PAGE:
Another promising avenue for predicting HCV treatment response is human markers. In April, Quest Diagnostics announced availability of the AccuType IL28B test for identifying a certain polymorphism of the IL28B gene found in individuals infected with HCV genotype 1. “This polymorphism which encodes interferon lambda 3 is associated with approximately a twofold improved response to hepatitis C treatment,” says Dr. Pesano. A similar test has been offered for some time by Laboratory Corp. of America, Dr. Dufour reports, and just starting this year by ARUP Laboratories.
Patients from previous clinical trials have also been genotyped, so investigators have had access to a lot of outcome data under different treatment protocols, Dr. Hillyard explains. “They quickly discovered that there were favorable and unfavorable human genotypes. Compared to previous factors like age, fibrosis, weight, viral load, race, insulin resistance, and alcohol consumption—all of these factors were less predictive than IL28B.” Among other things, this explains why some racial groups like blacks are more difficult to treat; they have been found to have an increased frequency of the unfavorable SNP (single nucleotide polymorphism) or what is called the TT genotype. Asians, on the other hand, have been easier to treat because they have higher frequencies of the favorable CC genotype.
“So it provides a very powerful predictor of whether patients in the absence of therapy are going to recover from chronic hepatitis C by spontaneously losing the virus, and whether patients will respond to therapy,” Dr. Hillyard says. Going forward, he believes typical testing will include genotyping of the patient as well as virus genotyping and viral load testing. “It’s all useful information to predict the likelihood of a patient responding.” He notes that the new drugs, now known to be effective against HCV genotype 1, also have activity against genotype 2 (which is already easy to treat with peginterferon and ribavirin), but not against genotypes 3 and 4. “The data are not in on 5 and 6,” he says.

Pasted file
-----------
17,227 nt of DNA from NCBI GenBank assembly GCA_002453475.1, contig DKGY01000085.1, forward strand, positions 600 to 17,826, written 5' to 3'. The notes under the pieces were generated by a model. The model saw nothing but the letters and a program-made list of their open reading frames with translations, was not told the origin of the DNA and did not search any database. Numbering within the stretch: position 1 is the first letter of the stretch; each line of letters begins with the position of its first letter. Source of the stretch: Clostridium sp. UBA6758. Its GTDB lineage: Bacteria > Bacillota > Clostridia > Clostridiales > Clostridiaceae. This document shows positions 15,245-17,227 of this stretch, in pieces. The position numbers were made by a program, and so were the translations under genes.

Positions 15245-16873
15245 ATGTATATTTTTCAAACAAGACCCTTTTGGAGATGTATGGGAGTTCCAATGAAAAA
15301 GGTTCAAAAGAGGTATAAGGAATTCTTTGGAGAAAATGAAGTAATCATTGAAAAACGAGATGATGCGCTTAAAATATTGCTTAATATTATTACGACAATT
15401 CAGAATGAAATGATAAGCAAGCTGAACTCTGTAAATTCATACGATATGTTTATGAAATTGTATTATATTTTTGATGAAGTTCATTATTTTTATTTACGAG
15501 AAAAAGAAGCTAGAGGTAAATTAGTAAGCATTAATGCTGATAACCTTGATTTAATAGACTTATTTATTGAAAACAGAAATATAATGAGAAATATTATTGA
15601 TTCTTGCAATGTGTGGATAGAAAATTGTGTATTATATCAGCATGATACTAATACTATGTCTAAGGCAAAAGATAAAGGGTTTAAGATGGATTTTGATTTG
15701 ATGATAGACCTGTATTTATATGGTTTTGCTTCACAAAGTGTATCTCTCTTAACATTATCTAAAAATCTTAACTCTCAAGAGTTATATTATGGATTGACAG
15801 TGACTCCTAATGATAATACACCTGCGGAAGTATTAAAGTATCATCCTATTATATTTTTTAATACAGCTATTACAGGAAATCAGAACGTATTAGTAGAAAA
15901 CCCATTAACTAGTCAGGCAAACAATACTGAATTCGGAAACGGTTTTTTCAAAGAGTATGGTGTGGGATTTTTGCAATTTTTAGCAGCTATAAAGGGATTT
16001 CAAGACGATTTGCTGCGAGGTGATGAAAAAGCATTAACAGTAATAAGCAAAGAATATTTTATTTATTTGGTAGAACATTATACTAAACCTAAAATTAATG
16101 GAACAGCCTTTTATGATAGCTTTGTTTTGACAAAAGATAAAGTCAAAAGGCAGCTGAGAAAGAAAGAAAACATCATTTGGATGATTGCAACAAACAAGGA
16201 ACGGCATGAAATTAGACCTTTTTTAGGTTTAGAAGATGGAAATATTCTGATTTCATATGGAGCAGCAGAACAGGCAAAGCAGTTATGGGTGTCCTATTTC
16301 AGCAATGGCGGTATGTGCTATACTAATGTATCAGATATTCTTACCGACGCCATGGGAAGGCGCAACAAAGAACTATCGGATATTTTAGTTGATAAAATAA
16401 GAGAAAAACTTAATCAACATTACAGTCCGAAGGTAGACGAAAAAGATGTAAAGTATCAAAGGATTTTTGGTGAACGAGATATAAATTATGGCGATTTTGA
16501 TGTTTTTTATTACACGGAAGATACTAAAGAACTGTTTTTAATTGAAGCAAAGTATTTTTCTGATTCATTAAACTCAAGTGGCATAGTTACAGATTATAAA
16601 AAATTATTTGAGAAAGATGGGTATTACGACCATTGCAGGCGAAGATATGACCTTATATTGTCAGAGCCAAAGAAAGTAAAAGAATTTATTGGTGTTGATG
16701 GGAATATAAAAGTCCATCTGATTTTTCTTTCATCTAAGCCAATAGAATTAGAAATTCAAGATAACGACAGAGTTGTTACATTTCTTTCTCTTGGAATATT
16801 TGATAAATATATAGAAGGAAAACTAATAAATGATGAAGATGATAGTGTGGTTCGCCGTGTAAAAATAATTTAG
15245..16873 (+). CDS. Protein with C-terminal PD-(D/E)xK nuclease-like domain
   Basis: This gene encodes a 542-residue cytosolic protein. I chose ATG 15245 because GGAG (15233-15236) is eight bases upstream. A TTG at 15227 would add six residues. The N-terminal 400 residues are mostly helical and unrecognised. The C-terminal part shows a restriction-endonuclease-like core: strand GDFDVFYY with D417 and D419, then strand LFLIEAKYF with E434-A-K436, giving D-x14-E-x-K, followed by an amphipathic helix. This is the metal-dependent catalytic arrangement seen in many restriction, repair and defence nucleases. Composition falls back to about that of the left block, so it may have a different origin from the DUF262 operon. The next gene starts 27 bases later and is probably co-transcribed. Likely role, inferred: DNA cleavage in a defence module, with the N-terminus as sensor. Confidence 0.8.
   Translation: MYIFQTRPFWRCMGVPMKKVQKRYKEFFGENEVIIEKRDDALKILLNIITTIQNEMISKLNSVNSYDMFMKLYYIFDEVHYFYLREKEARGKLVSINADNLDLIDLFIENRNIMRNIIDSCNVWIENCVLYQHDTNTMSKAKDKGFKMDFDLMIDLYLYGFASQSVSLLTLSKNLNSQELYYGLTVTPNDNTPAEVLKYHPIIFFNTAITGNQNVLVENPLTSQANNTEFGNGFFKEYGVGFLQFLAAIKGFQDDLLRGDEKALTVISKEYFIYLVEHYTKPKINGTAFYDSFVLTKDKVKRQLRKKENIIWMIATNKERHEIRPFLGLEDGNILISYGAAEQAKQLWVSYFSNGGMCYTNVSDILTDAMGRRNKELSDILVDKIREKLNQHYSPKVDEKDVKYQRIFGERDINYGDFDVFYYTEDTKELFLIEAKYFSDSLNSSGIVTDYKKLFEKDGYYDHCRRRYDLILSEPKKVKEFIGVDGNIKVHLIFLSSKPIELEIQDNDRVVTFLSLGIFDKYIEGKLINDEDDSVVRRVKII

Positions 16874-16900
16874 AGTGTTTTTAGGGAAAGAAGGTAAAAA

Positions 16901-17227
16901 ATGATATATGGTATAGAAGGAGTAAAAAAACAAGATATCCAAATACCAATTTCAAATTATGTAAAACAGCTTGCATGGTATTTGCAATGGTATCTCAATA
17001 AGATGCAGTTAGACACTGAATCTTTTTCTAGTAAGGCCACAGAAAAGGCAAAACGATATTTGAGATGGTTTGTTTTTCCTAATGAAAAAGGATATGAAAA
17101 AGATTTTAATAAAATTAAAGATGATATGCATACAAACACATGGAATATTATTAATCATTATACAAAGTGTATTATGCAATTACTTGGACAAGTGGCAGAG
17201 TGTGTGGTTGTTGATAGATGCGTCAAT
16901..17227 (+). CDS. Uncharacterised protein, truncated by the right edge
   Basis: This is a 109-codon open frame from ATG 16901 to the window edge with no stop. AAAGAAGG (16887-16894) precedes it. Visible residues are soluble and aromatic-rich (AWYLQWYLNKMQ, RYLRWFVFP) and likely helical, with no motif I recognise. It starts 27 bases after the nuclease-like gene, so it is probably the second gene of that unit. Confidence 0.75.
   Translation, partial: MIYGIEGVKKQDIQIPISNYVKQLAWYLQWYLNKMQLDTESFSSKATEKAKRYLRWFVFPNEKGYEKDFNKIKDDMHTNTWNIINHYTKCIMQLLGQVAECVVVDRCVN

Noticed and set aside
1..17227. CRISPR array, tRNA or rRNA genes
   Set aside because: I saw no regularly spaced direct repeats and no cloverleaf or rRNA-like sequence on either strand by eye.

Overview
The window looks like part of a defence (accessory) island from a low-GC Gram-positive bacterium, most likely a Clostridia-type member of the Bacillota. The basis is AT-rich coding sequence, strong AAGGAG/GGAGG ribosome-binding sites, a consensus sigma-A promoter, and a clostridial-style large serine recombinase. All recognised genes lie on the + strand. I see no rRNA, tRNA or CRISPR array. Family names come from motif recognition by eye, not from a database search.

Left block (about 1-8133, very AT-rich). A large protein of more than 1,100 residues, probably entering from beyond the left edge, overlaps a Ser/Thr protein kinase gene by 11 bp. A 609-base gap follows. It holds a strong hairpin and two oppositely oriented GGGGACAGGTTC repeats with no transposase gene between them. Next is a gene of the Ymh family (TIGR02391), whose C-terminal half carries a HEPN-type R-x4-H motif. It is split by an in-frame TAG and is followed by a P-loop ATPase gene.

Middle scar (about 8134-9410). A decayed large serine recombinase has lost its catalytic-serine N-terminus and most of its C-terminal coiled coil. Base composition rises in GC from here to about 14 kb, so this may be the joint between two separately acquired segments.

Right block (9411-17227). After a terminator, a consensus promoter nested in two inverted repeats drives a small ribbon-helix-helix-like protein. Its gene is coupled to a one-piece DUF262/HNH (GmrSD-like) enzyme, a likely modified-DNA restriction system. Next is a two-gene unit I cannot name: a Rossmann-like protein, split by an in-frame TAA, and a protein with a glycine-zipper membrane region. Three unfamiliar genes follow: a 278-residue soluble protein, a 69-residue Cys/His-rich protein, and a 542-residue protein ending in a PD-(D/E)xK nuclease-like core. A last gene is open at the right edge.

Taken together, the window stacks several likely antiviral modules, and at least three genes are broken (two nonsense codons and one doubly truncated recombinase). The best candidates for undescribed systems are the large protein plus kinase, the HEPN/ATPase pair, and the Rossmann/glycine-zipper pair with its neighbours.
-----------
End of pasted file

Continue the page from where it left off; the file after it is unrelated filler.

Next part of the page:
A 30 percent cure rate is nothing to be downplayed, Dr. Shiffman points out. “There are lots of people who have been cured in the past based on a 30 percent cure rate.” However, with a favorable CC genotype “you have an incredibly high chance of responding to just interferon and ribavirin therapy, without even engaging in the triple therapy of added boceprevir or telaprevir.” Whether that third drug will prove optional for some patients is an intriguing question. “It’s currently unclear and probably won’t be answered until we have additional retrospective studies as well as prospective studies to evaluate that,” Dr. Shiffman says.
So we’re in a period of learning about all the nuances of the new therapy, Dr. Hillyard says. “I think the conservative stance is to continue to gather as much information as possible so we can put together the most effective algorithms for providing therapy.”
The VA has had several conference calls on the subject of IL28B but so far no consensus, says Dr. Dufour, who is on the VA technical advisory committee on hepatitis C. “We’ve been wrestling with this. Some people are saying just go ahead and use all three drugs, while others say maybe we should do the test for IL28B first, and try interferon-ribavirin if the patient has a CC SNP.”